blindness and other health issues. He is survived by his children: Catherine (Donald) Skinner of Turtleford, SK; Peter Beairsto (Pam Schmunk) of Edmonton, AB; David Beairsto of Vancouver, B.C.; Naomi (Dave) Clark of North Battleford, SK; numerous grandchildren and great-grandchildren, two brothers, one sister-in-law, and numerous nieces and nephews. His funeral was held at St. George’s Anglican Church, North Battleford, on Sept. 29. The interment of ashes was held at the Sedgewick, Alberta cemetery on Sept. 30.

Installation of Don Bolen Continued from page 1 He was also co-secretary of the Anglican-Roman Catholic International Commission, the Anglican-Roman Catholic Commission for Unity and Mission and the Joint International Commission for Dialogue between the World Methodist Council and the Roman Catholic Church. Upon his return to Regina, he served briefly as Vicar General, chair of the Archdiocesan Ecumenical Commission, pastor at Balgonie and was Nash Chair in Religion at Campion College.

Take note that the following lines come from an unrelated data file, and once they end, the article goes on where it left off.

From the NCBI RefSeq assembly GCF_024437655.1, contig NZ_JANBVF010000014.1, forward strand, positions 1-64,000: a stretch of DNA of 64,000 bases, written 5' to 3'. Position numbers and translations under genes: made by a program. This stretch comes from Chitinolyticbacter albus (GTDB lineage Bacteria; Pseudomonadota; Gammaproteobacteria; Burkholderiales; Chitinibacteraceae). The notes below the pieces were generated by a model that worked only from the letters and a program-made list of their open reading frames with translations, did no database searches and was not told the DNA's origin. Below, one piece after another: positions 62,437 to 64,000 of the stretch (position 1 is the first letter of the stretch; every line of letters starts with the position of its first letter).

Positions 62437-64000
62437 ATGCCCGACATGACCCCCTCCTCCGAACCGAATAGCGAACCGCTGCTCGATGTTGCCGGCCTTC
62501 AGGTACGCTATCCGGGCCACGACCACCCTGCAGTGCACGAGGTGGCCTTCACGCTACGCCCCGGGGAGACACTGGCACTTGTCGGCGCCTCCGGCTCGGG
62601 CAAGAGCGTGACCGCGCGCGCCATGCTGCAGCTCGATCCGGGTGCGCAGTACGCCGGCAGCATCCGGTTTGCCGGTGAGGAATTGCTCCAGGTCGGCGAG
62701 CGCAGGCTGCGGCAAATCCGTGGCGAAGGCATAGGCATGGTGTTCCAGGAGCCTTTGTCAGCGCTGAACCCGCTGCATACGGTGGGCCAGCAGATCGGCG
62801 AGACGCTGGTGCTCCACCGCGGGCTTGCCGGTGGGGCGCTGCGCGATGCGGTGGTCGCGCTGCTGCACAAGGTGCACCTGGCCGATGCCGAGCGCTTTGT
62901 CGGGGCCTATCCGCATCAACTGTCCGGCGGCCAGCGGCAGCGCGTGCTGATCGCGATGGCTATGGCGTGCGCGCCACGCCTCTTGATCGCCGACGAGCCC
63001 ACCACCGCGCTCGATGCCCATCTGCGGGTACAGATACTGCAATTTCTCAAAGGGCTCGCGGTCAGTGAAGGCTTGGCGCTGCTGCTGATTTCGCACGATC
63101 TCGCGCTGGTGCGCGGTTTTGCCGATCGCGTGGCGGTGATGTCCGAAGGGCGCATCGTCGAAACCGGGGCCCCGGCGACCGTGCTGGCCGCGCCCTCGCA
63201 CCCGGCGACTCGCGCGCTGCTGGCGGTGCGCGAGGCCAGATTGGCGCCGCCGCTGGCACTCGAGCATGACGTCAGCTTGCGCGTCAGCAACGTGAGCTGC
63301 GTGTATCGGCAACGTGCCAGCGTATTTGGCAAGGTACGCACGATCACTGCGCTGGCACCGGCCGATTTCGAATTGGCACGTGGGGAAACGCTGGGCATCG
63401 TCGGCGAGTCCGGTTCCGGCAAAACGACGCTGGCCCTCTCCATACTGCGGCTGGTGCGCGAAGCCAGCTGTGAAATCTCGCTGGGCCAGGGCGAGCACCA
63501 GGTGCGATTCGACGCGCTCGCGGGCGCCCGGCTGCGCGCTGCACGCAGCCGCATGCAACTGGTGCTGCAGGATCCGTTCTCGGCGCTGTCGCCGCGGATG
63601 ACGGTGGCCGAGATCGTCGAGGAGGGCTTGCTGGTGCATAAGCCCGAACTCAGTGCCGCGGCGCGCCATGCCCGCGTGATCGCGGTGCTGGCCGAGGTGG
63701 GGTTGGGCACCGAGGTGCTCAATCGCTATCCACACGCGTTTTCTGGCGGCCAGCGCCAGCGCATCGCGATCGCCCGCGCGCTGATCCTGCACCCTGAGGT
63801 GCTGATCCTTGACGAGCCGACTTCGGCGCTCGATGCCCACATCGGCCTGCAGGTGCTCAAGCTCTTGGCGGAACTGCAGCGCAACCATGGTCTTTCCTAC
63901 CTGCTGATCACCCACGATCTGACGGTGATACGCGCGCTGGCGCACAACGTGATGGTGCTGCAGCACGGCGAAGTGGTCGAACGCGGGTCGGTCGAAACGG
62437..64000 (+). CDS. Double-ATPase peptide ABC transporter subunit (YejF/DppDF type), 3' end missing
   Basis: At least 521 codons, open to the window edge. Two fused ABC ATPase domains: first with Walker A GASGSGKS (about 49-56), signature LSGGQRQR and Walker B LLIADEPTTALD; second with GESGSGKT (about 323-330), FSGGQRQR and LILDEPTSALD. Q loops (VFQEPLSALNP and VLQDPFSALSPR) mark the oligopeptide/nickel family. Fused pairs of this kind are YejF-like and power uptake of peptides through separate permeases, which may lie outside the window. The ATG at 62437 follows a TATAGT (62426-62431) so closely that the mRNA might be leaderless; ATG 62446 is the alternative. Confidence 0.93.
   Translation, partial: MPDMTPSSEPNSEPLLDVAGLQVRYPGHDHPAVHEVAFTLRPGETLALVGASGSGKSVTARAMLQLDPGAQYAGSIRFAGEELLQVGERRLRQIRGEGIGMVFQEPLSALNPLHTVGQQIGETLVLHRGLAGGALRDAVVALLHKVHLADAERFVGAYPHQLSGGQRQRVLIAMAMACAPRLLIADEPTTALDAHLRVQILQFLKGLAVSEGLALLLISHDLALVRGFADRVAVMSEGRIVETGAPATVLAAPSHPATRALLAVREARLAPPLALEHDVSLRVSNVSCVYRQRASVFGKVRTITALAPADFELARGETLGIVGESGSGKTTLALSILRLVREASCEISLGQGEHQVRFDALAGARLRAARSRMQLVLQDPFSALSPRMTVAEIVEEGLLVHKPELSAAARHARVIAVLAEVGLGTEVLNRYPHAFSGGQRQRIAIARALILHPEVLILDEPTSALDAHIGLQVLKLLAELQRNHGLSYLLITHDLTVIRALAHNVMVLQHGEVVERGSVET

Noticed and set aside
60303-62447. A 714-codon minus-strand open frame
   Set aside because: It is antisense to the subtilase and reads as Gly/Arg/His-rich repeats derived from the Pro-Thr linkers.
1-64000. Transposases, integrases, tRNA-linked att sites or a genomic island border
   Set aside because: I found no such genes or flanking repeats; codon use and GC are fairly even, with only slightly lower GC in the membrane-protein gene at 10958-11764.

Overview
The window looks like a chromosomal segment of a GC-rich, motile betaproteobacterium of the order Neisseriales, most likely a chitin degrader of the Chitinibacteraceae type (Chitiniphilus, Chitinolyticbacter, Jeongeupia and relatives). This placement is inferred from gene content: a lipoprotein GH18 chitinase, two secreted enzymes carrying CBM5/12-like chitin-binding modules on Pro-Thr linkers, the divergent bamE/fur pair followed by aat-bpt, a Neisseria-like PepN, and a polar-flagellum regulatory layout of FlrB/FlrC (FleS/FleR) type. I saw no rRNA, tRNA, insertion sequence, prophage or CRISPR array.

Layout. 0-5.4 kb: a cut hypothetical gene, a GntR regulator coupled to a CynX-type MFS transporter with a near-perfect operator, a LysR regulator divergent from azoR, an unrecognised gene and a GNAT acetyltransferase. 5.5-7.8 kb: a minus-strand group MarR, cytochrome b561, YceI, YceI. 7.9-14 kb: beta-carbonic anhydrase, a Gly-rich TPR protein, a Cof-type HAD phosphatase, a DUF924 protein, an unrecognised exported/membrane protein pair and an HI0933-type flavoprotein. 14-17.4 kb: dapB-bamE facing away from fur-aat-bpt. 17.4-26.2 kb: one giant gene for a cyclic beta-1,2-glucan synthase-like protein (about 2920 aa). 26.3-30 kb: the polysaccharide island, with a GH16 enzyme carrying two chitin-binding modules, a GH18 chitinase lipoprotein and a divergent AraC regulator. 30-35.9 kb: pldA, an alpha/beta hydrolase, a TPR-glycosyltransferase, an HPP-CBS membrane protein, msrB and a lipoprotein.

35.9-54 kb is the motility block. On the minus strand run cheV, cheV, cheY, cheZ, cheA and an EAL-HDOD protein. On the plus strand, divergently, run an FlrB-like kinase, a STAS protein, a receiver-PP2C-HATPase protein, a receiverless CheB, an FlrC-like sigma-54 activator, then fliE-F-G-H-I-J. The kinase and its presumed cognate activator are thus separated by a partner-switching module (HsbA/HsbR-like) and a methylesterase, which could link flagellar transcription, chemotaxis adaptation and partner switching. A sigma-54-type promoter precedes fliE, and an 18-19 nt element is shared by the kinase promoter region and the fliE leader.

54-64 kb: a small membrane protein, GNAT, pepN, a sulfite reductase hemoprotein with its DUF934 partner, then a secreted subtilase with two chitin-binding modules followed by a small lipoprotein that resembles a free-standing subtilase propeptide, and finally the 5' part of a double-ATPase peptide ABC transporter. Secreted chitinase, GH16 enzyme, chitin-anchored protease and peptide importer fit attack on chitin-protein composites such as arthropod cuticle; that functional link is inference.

Dean Michael Sinclair He was the architect for the Anglican-Roman Catholic covenant signed by former Qu’Appelle Bishop Gregory Kerr-Wilson and Regina Archdiocese Archbishop Daniel Bohan in 2011.

In December 2009 Bolen was appointed Bishop of Saskatoon and served there until his appointment by Pope Francis as Archbishop of Regina on July 11, 2016. Until his installation as Regina Archbishop he served as Apostolic Administrator for the Saskatoon Diocese. Editor’s note: The Saskatchewan Anglican thanks Frank Flegel, editor of the Prairie Messenger, for this article and photos and the many others he has generously provided to our paper. Photos courtesy Frank Flegal

DIOCESE OF SASKATOON